World J Gastroenterol. 2010 Jun 7; 16(21): 2677–2681.
  • “Small bowel lipomas tend to occur in the elderly, and the sixth to seventh decades of life are considered to be the most risky period. Jejunum and ileum, especially the terminal ileum, are common locations. Eleven of the 15 lesions arose from jejunoileum and the mean age of the patients was 63.2 years in this study, which was consistent with those previously reported. Patients may be completely asymptomatic with small lipomas (< 1 cm), which are usually detected incidentally. Larger tumors may produce symptoms .”

    Small intestinal lipomas: Diagnostic value of multi-slice CT enterography
Song-Hua Fang et al.
World J Gastroenterol. 2010 Jun 7; 16(21): 2677–2681.
  • “Approximately 25% of patients with benign intestinal neoplasm have alimentary tract hemorrhage. Small bowel lipomas usually cause lower gastrointestinal hemorrhage, and lipomas arising from duodenum may cause upper gastrointestinal hemorrhage and symptoms like peptic ulcer. Some of the bleeding is intermittent, some is continuous in small amount or only presents as microscopically positive fecal occult blood.”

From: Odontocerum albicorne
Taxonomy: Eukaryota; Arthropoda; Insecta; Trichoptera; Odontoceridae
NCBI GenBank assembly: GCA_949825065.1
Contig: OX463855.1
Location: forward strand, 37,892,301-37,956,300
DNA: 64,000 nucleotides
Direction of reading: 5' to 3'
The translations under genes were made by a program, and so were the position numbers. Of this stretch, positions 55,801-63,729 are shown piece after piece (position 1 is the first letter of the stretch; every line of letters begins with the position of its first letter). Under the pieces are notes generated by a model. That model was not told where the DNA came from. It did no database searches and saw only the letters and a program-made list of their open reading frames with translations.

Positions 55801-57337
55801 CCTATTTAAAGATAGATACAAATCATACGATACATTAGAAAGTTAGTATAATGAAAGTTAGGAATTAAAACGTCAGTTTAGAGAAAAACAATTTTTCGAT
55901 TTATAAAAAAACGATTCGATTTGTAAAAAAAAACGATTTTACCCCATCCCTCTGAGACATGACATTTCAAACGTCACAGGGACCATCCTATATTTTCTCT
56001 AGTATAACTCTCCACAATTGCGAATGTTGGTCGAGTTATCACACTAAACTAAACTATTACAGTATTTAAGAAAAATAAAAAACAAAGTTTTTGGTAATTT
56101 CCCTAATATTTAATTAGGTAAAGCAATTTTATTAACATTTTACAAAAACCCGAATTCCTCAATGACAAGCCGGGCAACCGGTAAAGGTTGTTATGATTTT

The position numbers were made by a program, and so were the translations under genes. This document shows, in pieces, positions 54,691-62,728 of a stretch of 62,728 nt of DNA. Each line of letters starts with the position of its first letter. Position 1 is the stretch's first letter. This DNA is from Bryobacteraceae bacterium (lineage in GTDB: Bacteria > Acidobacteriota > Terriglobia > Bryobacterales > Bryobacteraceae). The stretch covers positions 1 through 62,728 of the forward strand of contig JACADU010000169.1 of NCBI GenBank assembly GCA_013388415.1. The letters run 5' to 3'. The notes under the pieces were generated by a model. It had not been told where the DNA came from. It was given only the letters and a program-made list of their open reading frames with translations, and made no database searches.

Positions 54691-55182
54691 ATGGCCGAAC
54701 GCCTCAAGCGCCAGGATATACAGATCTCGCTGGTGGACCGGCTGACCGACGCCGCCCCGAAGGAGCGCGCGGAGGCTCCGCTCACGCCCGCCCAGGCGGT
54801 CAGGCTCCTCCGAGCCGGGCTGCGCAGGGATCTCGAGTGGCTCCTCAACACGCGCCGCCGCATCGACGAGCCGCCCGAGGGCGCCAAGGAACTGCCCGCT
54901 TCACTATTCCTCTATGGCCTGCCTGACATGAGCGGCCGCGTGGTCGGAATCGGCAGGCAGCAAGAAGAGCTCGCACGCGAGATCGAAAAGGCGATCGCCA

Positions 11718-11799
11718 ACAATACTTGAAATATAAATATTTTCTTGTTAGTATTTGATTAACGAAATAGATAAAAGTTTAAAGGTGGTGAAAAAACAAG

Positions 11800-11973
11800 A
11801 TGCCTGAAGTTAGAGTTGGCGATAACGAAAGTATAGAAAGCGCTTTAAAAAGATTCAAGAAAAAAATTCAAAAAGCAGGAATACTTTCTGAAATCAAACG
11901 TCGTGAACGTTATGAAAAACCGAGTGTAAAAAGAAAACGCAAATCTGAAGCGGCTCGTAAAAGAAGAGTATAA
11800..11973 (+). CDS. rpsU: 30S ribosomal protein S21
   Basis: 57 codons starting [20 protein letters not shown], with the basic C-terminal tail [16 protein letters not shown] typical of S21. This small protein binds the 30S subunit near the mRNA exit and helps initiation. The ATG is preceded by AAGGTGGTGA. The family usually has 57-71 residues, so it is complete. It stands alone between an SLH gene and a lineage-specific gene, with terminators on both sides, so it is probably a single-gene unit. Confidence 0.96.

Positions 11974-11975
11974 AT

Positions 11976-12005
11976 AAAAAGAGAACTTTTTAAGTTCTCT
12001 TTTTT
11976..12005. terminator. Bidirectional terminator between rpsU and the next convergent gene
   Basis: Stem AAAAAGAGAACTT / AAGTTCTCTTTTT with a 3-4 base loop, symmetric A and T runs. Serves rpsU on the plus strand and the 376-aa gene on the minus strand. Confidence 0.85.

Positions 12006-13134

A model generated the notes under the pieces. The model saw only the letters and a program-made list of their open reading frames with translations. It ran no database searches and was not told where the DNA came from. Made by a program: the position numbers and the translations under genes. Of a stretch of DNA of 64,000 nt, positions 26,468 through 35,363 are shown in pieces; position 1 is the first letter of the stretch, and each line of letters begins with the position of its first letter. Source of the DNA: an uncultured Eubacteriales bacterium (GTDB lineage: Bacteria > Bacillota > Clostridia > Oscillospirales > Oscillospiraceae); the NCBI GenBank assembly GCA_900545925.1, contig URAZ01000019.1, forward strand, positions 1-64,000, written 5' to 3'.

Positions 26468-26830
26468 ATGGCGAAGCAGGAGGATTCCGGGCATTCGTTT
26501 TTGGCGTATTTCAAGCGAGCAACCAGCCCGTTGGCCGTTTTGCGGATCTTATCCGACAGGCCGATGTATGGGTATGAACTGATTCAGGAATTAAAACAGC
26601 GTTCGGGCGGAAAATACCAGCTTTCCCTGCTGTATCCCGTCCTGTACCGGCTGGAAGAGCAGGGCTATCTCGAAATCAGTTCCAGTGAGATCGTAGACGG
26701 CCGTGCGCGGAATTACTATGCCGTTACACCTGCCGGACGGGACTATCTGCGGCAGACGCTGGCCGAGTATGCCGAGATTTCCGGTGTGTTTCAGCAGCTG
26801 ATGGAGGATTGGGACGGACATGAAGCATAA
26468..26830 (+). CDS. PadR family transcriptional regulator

Small intestinal lipomas: Diagnostic value of multi-slice CT enterography
Song-Hua Fang et al.
World J Gastroenterol. 2010 Jun 7; 16(21): 2677–2681.
  • “Abdominal CT scans are considered to be the most definitive diagnostic measure of recognizing small bowel lipomas. With the fast volume scan technique of multiple spiral CT, reformation in any dimensions is feasible, and the quality of the reformatted images is almost as same as the axial ones, which ensures a good overall observation. The finding of lipid attenuation (-100 to -50 HU) is vital to the diagnosis of a lipoma.”


    Small intestinal lipomas: Diagnostic value of multi-slice CT enterography
Song-Hua Fang et al.
World J Gastroenterol. 2010 Jun 7; 16(21): 2677–2681.
  • “ Mesenteric fibromatosis, sclerosing mesenteritis, inflammatory pseudotumor, and extrapleural solitary fibrous tumor constitute a loosely associated group of benign fibrous tumors and tumorlike lesion of the mesentery.”
    Benign Fibrous Tumors and Tumorlike Lesions of the Mesentery: Radiologic-Pathologic Correlation
    Levy AF et al.
    RadioGraphics 2006; 26:245-264
  • Benign Fibrous Tumors and Tumorlike Lesions of the Mesentery: Facts
    - Mesenteritis fibromatosis
    - Sclerosing mesenteritis
    - Inflammatory pseudotumor
    - Extrapleural solitary fibrous tumor
  • Mesenteric Fibromatosis: Facts
    - AKA intraabdominal fibromatosis or abdominal desmoid
    - Tumors infiltrate but do not metastasize
    - Small bowel mesentery is most common location